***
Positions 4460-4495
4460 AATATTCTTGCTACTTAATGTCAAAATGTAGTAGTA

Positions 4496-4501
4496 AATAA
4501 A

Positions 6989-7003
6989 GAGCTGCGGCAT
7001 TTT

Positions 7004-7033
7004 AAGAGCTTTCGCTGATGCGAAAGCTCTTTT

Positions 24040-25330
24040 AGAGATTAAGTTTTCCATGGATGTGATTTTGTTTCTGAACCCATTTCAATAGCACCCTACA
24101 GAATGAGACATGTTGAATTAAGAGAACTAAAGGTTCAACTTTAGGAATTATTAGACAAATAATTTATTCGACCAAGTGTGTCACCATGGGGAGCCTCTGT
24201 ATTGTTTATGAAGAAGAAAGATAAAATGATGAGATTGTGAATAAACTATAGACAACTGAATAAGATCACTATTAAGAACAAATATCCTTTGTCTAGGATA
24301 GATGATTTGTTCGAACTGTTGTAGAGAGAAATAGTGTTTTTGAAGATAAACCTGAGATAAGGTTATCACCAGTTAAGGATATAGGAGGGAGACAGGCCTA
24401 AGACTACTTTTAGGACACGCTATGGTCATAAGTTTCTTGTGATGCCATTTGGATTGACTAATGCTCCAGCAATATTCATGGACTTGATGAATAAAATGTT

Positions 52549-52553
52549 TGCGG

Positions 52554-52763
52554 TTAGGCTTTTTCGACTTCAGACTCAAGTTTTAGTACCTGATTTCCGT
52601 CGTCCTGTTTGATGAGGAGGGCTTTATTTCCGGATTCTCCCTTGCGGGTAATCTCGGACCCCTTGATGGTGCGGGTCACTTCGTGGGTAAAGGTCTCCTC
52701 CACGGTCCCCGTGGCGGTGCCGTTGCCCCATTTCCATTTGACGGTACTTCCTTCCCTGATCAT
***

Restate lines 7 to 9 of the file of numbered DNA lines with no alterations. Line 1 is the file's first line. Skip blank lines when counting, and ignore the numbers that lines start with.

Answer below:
6989 GAGCTGCGGCAT
7001 TTT

Positions 7004-7033